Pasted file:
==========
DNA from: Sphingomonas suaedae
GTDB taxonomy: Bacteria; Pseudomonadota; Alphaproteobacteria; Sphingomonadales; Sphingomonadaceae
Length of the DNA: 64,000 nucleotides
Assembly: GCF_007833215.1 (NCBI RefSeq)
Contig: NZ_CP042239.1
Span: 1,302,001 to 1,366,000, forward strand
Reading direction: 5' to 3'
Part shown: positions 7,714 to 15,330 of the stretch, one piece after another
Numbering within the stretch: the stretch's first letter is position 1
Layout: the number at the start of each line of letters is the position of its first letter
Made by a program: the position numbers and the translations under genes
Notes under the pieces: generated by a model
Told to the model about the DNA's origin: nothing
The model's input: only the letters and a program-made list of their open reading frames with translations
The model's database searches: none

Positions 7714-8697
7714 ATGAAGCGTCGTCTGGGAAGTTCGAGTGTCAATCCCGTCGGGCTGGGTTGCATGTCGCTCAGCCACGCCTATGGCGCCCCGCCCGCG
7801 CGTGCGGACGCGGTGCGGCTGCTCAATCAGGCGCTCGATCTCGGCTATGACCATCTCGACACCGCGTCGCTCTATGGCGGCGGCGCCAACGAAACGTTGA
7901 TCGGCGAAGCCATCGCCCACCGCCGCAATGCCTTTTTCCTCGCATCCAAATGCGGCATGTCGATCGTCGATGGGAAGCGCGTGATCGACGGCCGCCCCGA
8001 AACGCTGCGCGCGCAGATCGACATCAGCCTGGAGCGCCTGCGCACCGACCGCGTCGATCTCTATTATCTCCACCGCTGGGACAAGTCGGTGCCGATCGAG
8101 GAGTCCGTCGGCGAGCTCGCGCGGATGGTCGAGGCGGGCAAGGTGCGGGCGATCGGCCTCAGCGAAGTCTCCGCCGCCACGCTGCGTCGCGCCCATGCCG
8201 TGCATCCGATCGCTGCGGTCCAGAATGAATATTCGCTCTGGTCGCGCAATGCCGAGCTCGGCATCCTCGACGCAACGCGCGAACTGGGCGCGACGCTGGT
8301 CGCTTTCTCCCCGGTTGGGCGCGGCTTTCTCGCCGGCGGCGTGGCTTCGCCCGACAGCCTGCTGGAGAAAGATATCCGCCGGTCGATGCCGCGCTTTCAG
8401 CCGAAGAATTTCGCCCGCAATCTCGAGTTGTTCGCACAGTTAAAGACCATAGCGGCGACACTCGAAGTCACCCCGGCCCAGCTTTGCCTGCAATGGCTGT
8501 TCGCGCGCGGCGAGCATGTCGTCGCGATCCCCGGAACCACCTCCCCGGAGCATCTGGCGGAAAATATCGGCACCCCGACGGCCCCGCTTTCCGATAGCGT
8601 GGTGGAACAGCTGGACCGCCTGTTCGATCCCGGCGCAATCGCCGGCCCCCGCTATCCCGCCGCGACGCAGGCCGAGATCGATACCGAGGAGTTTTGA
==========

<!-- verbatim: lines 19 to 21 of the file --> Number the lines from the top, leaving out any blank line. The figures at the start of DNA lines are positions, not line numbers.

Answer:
7901 TCGGCGAAGCCATCGCCCACCGCCGCAATGCCTTTTTCCTCGCATCCAAATGCGGCATGTCGATCGTCGATGGGAAGCGCGTGATCGACGGCCGCCCCGA
8001 AACGCTGCGCGCGCAGATCGACATCAGCCTGGAGCGCCTGCGCACCGACCGCGTCGATCTCTATTATCTCCACCGCTGGGACAAGTCGGTGCCGATCGAG
8101 GAGTCCGTCGGCGAGCTCGCGCGGATGGTCGAGGCGGGCAAGGTGCGGGCGATCGGCCTCAGCGAAGTCTCCGCCGCCACGCTGCGTCGCGCCCATGCCG